Albatros D.Va D.7327/17, Lt. Lothar Weiland, Jasta 5, Seefrontstaffel 1, July 1918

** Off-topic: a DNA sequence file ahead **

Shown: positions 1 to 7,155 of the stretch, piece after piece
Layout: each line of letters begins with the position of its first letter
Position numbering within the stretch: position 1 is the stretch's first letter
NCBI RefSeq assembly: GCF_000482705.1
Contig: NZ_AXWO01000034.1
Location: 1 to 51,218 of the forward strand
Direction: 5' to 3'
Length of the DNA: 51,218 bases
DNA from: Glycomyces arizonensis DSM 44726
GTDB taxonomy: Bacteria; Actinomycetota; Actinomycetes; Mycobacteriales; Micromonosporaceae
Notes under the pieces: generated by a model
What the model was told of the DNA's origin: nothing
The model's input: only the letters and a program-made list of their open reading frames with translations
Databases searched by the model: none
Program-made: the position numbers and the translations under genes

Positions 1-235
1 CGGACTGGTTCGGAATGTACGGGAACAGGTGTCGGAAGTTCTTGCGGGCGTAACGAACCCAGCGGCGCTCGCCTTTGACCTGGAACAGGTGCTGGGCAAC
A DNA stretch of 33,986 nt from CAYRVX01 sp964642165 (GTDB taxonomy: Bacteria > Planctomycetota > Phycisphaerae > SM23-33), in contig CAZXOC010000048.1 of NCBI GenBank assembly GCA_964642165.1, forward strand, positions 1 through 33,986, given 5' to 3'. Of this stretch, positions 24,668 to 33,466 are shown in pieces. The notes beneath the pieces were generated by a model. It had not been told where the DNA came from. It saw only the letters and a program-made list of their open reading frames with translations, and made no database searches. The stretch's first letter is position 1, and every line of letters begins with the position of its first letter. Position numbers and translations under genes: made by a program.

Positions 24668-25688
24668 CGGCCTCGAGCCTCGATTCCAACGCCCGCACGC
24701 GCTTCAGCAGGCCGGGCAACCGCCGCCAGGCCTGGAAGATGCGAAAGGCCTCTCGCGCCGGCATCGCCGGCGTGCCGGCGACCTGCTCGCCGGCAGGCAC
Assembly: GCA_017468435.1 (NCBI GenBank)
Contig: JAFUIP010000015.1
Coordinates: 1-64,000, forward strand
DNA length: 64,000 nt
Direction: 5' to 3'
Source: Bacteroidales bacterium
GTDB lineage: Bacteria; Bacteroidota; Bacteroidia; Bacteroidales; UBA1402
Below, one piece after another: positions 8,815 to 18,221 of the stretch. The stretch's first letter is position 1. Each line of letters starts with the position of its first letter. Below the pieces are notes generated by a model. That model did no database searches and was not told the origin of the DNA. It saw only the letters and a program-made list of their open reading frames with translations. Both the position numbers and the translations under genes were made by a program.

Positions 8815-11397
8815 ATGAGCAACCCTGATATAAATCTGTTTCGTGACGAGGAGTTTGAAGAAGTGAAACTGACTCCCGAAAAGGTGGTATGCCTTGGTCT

The astonishing pace of aviation development during the First World War saw the aeroplane develop from a reconnaissance spotter, to a deadly air superiority fighter. Arguably, the most important German fighting scout aircraft of WWI was the Albatros series of aircraft, which saw almost constant use between 1916 and 1918 and were used by many of the great German aces to score large numbers of aerial victories.The German Air Service had enjoyed a period of dominance following the introduction of the Fokker Eindecker, but more capable Allied fighters soon began to challenge this superiority. In August 1916, the new Albatros D.1 began to arrive on the Western Front and proved to be an instant success. With a powerful 160hp Mercedes engine and twin 7.92mm Spandau machine-guns, the Albatros had an exceptional climb rate and could cruise at high speeds. Over the next two years, Albatros Flugzeugwerke continuously developed the aircraft, culminating in the excellent D.Va version of the original design, which proved to be the workhorse of the Luftstreitkrafte. Unfortunately for the German pilots, by this time the British and French had introduced much more capable fighters of their own.